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Don’t cheat your way to the podium

By the Gatepost Editorial Team

It’s not fair when an athlete takes performance-enhancing drugs.

Kamila Valieva, a 15-year-old ice skater for the Russian Olympic Committee (ROC), tested positive for the heart medications hypoxen, L-carnitine, and trimetazidine.

It’s unlikely that a gifted 15-year-old ice skater would willingly take banned, dangerous heart stimulants. An adult is ultimately responsible for her positive tests simply because she is a child and they are obligated to protect her safety.

The coaches, doctors, and other adults who supervise child athletes need to be held responsible for damage done to young athletes’ bodies, minds, and reputations.

Valieva’s story is not an isolated case of adults exploiting young athletes’ bodies.

Valieva and other young athletes have been doped up. That’s not OK.

Team USA ice skating coach Adam Rippon Tweeted Feb. 14 that when he competed in the Olympics, the U.S. Anti-Doping Agency discouraged athletes “from even taking a multivitamin.” American athletes were told not to take cold medicines and pain creams that “might have ‘something’ in them.”

As a coach, Rippon gives his athletes the knowledge to stand up for themselves and avoid substances that might impair or improve their performances. However, other countries’ coaches are not as responsible or ethical as Rippon, including those of the ROC.

Rippon Tweeted about the International Olympic Committee’s decision allowing Valieva to compete in the women’s free skate final, “Her team didn’t want to play by the rules,” and, “They’ve exploited a child for results and continue to cheat and suffer no consequences.”

Coaches need to be banned from coaching if doping and abuse offenses take place under their watch.

Valieva’s reputation is already impacted by her doping test results. She is a victim in a vulnerable position far from home. She’s not in a safe space.

Unlike Valieva, Team USA sprinter Sha’Carri Richardson was denied the chance to compete in last year’s summer Olympics after THC – from smoking marijuana – was detected in a drug test.

Richardson openly admitted that she chose to smoke marijuana in a safe, controlled, and legal manner – to cope with her mental health after her mother’s death, which explained the presence of THC in her body.

She Tweeted Feb. 14, “Can we get a solid answer on the difference of [Valieva’s] situation and mine? My mother died and I can’t run and was also favored to place top 3. The only difference I see is I’m a black young lady.”

Marjuana is not nearly as harmful to the body as the heart medications found in Valieva’s body. The drugs found in her system will have lasting effects on her physical health.

Richardson, a 21-year-old woman, had control over her situation and what she legally chose to put in her body. Because she’s only 15, Valieva is not in a position to control her situation.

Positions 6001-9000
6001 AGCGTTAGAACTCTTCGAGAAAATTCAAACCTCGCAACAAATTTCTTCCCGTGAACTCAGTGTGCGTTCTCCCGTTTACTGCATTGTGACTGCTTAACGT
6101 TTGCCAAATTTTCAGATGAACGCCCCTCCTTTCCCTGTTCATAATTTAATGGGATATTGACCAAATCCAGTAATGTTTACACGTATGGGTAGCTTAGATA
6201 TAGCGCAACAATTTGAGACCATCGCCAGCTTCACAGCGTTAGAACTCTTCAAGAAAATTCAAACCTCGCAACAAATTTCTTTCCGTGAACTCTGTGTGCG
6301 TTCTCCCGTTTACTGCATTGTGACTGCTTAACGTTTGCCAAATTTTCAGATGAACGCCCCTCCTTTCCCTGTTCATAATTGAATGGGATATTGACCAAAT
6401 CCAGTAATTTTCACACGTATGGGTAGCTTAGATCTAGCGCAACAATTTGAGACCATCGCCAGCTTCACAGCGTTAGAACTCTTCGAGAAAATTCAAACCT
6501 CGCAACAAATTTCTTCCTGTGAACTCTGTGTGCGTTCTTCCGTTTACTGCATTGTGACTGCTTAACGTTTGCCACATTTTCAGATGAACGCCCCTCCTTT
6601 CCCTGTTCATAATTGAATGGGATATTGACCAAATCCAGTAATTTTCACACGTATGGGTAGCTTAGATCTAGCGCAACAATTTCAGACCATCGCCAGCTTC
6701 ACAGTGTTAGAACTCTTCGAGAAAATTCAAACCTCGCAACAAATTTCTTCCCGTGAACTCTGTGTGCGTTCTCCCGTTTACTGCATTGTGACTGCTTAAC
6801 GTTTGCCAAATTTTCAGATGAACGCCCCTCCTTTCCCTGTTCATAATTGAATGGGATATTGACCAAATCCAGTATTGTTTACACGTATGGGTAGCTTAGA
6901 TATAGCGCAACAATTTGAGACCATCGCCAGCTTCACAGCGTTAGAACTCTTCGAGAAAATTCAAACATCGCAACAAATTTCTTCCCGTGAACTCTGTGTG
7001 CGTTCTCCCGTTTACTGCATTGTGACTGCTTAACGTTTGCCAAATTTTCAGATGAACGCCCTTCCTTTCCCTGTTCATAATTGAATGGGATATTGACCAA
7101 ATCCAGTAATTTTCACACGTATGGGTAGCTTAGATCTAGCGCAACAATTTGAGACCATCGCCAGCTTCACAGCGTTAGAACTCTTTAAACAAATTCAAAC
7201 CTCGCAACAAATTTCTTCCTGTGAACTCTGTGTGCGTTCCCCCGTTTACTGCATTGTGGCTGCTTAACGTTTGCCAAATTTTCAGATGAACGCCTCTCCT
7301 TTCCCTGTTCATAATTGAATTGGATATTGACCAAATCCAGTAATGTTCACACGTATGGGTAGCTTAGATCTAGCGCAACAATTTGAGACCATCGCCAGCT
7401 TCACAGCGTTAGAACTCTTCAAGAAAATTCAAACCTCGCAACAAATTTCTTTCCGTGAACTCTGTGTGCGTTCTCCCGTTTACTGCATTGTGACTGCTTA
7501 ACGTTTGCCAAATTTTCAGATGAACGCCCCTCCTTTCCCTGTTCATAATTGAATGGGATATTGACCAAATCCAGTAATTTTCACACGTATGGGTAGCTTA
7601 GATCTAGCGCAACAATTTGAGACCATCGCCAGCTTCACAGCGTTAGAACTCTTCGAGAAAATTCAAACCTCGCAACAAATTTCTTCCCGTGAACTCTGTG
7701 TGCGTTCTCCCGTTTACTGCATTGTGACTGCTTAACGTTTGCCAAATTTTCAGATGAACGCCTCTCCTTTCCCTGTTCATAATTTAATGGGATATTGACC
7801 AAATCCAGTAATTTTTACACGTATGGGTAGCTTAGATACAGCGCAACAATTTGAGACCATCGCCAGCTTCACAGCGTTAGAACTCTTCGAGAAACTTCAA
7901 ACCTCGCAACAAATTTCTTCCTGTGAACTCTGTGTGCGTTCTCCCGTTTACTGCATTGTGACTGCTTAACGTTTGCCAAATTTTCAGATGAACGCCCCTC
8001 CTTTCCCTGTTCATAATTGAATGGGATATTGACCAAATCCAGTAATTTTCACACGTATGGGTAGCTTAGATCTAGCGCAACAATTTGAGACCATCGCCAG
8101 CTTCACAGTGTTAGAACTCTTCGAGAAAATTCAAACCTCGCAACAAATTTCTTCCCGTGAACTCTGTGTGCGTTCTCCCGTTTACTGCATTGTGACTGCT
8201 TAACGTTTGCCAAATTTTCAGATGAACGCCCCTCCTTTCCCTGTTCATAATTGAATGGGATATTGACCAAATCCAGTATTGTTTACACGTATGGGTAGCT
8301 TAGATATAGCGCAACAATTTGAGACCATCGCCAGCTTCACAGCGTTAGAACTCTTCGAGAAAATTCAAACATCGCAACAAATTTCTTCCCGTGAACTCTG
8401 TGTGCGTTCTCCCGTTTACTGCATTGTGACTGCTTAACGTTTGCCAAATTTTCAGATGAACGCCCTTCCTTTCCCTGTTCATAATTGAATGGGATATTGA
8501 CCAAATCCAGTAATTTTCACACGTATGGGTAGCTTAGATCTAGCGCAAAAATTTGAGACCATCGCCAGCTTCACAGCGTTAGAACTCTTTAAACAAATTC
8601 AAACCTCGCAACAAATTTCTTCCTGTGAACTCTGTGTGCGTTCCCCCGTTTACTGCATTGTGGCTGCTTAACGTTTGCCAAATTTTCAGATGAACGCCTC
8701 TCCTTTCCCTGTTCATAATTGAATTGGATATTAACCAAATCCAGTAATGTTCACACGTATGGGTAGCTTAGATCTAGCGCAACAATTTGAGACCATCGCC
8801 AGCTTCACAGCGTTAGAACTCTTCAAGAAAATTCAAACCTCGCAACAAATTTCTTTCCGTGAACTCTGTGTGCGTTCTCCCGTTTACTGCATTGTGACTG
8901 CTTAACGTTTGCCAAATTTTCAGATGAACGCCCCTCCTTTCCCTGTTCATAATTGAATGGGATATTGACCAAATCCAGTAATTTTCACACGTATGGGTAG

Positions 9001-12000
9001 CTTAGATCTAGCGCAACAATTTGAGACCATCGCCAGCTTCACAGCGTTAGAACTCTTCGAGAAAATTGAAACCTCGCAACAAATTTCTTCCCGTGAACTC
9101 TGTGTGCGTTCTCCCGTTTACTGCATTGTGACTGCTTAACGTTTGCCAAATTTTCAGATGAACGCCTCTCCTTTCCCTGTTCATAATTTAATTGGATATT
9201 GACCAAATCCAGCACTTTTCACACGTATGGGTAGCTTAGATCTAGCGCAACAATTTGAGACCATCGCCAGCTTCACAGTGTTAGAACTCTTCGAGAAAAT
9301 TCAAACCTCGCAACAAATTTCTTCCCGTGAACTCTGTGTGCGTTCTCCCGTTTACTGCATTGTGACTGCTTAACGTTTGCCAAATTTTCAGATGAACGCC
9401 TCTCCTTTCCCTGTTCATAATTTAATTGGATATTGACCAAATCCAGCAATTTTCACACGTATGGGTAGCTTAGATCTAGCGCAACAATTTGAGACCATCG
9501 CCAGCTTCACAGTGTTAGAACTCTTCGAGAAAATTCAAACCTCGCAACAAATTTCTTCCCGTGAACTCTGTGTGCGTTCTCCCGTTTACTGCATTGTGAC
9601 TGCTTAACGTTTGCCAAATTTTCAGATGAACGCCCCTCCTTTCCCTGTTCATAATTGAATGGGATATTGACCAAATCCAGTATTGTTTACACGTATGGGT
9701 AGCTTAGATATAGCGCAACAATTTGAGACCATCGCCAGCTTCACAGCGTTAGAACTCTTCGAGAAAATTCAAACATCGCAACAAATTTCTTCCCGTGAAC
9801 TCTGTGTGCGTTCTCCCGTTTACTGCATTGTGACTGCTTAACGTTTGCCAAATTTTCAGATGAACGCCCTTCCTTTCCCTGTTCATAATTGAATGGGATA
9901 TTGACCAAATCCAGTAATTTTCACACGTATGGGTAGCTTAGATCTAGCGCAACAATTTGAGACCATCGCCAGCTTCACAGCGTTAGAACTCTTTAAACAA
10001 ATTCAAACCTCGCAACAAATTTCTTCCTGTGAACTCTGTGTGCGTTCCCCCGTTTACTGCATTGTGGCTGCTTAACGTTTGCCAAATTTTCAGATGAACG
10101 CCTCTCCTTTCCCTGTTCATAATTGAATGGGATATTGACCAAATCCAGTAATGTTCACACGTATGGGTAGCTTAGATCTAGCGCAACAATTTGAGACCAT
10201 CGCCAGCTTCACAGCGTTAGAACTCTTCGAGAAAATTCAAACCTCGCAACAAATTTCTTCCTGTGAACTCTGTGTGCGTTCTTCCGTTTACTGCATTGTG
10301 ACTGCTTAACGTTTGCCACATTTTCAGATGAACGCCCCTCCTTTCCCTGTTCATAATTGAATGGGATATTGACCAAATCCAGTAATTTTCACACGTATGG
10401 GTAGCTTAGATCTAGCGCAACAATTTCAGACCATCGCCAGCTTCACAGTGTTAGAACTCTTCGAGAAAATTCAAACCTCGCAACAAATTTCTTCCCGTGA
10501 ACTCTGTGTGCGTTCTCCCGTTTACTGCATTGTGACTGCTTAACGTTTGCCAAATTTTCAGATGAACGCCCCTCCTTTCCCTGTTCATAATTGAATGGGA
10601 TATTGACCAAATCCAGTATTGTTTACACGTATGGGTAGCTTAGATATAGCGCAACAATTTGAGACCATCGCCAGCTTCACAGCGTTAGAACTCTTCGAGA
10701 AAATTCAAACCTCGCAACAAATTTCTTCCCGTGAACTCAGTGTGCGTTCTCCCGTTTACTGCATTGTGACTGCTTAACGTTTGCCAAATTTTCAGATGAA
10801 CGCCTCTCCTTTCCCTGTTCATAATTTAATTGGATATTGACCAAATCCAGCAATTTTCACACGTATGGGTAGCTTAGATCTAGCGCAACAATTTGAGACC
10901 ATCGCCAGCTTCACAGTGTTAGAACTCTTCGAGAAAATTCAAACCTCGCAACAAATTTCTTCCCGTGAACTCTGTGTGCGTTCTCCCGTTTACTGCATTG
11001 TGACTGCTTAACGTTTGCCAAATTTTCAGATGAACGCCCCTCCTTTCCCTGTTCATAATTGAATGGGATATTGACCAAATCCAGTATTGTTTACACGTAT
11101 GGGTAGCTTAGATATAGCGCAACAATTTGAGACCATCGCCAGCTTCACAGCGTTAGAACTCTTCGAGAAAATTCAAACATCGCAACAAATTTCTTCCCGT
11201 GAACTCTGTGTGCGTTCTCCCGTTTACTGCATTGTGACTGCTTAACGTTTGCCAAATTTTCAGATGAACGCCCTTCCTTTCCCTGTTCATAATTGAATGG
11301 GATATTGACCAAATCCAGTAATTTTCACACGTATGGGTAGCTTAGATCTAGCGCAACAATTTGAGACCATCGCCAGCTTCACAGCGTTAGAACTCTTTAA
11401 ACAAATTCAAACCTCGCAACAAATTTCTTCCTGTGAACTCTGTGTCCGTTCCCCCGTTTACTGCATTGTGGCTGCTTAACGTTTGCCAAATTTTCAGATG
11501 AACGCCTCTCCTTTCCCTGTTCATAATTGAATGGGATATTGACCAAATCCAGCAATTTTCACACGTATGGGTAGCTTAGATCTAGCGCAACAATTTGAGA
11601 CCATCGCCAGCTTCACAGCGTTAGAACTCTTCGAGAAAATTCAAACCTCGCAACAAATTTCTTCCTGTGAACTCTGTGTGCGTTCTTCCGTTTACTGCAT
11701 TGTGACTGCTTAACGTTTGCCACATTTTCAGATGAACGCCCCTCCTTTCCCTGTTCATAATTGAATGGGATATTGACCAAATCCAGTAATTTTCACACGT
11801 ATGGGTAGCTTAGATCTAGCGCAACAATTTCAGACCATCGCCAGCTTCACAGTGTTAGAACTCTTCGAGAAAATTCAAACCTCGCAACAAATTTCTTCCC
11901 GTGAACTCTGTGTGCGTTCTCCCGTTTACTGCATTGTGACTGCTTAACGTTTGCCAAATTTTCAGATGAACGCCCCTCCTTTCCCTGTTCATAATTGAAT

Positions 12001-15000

On Feb. 17, Valieva fell repeatedly during the women’s free skate final and placed fourth. She did not earn a spot on the podium.

This was her first major loss as an athlete. She was screaming and crying on live TV after she finished her routine.

Valieva was on track to earn a gold medal before her doping test results were released. The controversy surrounding her results directly impacted her confidence during her performance.

After she got off the ice, Valieva’s coach Etieri Tutberidze told her, “Why did you stop fighting? Explain it to me, why?”

Her coach wasn’t supportive. Valieva should have been comforted, not yelled at or ignored by her entourage.

Tutberidze left Valieva behind and went to the podium to support the gold and silver medalists – both from team ROC. During what is likely to become the most traumatic moment in her life, Valieva’s coach abandoned her.

There have been other instances of Tutberidze being abusive to her athletes. According to The Washington Post, she has defended the banned drug meldonium, claiming it is “harmless.”

Tutberidze is not fit to coach any athlete, let alone minors.

So much pressure is put on young Olympic athletes, but blame for doping and abuse situations should be put on the coaches and officials who push them beyond their limits. These young athletes are being taken advantage of.

The impact of negligent coaches and officials extends beyond competing in the Olympics.

These coaches and sports officials ruin the lives and reputations of happy, healthy, amazing child athletes who deserve supportive coaches who uplift and motivate them, rather than bring them down and crush their spirits.

Young, protected athletes, should not be drugged by their abusive coaches.

Tutberidze and the other Russian coaches need to be banned.

There’s supposed to be a system overseen by Olympic officials to prevent coaches from taking advantage of young athletes – and clearly that’s not working.

Olympic officials and national athletic organizations need to enforce sanctions against abusive coaches when they jeopardize the lives and futures of young athletes.


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